Monday, July 15, 2013 |
First aired on George Stroumboulopoulos Tonight (11/7/13)
When Joy Kogawa set out to write about the persecution and internment of Japanese-Canadians during the Second World War, she had a lot to work with: when she was just a young girl she and her family were uprooted from their home and sent away to Slocan, British Columbia. They were among the roughly 22,000 Japanese-Canadians evacuated from the coast, separated from their families and relocated in internment camps following the Japanese attack on Pearl Harbour. Joy's 1981 novel Obasan recounts those dark days in our history, as seen through the eyes of a child.
And while the story of Obasan is very much her own, it belongs to all Canadians: It's now considered a Canadian classic and is taught in high schools across the country. When the Canadian government apologized for the injustices carried out, a passage from the novel was read in the House to describe the impact of internment. And while Joy Kogawa wanted the book to speak to Canadians, she never imagined this kind of reception. "I think it's miraculous," she said to George Stroumboulopoulos. "I think that my life is just filled with all of these unbelievably miraculous things that keep happening."
Since writing Obasan, Kogawa has published two more novels and several volumes of poetry. But it's only recently she's turned to non-fiction, and she's currently working on a memoir titled Gently, to Nagasaki. Writing a memoir is something Kogawa toyed with her entire career. "It started and stopped and started and stopped and started and stopped," she said, and it's been around in some shape or form since before Obasan.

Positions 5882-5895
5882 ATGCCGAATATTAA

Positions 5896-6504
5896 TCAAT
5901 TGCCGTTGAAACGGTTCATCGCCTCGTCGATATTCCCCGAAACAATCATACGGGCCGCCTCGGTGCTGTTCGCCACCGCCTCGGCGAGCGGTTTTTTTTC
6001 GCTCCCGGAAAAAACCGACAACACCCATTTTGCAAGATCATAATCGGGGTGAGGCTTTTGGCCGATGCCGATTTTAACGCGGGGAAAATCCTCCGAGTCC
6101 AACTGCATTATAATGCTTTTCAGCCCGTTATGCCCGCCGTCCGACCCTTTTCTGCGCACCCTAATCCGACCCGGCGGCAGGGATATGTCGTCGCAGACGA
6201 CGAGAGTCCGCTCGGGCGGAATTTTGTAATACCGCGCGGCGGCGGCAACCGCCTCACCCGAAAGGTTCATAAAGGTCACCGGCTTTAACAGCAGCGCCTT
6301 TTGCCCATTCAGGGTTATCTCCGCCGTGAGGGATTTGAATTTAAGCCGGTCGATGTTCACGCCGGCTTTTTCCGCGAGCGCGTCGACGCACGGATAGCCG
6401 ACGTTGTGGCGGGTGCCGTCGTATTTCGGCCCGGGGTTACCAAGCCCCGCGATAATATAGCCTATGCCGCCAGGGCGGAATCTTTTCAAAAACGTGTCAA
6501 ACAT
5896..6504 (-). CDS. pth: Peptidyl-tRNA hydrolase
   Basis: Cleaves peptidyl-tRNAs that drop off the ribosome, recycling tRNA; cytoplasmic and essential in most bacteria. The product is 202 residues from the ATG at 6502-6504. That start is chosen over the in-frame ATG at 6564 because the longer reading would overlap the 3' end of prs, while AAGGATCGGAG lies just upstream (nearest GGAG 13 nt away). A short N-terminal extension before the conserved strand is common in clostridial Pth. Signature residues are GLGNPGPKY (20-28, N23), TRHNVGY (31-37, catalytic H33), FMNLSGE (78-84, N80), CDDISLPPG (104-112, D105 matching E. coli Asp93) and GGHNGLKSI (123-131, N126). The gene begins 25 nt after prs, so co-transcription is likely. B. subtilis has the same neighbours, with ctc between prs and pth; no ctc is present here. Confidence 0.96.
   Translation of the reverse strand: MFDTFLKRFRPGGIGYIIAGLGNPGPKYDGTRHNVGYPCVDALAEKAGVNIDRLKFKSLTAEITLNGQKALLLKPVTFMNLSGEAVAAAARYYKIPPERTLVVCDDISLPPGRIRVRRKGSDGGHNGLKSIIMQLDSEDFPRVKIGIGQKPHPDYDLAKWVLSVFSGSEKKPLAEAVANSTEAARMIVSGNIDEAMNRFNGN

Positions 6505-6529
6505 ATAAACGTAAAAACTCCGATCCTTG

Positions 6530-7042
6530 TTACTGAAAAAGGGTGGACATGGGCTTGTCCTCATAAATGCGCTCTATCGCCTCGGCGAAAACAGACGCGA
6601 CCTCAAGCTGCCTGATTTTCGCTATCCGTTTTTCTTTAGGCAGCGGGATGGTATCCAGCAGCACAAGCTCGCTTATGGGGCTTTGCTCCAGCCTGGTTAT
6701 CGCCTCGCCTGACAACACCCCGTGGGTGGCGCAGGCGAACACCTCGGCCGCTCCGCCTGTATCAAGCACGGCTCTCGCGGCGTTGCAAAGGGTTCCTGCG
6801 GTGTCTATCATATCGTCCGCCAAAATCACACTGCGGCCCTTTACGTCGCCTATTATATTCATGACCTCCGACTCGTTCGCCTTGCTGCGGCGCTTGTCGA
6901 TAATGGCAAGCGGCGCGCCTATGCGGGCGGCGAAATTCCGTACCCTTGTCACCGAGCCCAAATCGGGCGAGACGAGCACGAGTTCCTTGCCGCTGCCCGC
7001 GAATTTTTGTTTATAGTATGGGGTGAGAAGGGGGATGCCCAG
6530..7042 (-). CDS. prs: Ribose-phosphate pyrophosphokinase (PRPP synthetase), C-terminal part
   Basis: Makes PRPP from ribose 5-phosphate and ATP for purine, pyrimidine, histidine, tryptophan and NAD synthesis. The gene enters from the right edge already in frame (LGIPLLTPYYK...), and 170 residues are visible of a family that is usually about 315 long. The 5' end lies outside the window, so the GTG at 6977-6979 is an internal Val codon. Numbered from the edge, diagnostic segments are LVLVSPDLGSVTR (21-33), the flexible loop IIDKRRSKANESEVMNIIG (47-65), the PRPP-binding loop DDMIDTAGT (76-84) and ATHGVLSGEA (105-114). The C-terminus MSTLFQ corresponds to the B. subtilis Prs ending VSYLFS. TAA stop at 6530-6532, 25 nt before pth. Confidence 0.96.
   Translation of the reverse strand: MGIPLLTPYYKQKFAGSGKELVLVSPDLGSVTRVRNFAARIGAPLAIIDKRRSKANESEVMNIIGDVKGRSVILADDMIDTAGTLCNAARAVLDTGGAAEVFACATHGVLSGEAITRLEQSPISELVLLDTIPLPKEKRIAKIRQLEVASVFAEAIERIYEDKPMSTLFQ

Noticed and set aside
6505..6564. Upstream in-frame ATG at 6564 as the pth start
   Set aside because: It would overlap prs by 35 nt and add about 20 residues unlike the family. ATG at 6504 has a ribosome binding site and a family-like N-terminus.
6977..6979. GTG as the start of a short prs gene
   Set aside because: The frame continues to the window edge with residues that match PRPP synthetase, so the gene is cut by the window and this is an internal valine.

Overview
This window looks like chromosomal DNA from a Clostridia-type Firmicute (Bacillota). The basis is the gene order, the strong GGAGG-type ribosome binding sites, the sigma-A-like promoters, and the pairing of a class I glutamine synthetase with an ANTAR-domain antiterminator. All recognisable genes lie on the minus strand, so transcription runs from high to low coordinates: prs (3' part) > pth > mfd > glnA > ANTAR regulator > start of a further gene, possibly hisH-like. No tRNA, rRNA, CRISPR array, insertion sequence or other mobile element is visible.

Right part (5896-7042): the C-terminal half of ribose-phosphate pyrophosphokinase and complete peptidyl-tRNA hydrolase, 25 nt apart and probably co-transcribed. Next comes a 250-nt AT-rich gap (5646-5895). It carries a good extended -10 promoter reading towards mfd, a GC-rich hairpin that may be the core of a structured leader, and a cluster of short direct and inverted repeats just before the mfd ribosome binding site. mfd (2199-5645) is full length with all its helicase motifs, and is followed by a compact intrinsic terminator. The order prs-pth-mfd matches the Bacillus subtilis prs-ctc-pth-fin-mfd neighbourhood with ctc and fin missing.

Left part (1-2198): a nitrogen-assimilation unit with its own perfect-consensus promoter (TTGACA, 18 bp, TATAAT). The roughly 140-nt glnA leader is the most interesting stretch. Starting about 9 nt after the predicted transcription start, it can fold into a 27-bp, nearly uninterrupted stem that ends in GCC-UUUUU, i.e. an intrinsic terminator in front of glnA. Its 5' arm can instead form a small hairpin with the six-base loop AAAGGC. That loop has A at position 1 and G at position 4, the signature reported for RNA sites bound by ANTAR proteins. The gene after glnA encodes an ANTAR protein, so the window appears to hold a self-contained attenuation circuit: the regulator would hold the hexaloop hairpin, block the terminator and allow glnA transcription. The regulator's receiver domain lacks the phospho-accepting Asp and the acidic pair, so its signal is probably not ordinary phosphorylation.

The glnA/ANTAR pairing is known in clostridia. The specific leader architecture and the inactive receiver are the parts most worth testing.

Despite the familiar material, Kogawa took away a very important lesson from finally writing her memoirs. "It took this book to make me realize this and to go along from enemy to enemy...and try to see where the friendship is there within that and realizing that without truth there is no friend," she said.
She's also come to believe that it's important not to continue seeing yourself as a victim. "If you stay stuck in the identity of the victim and if you therefore stay focused on how hurt you are, then you can do incredibly bad things to other people because you are not aware of their suffering, you are only aware of yours," she said. "When you are a victim, that's what you are, you are aware of your own suffering."
Kogawa went on to say that the government's apology to Japanese-Canadians was an important gesture, because it represents "when there's an acknowledgement, when you are seen, when you know you are seen."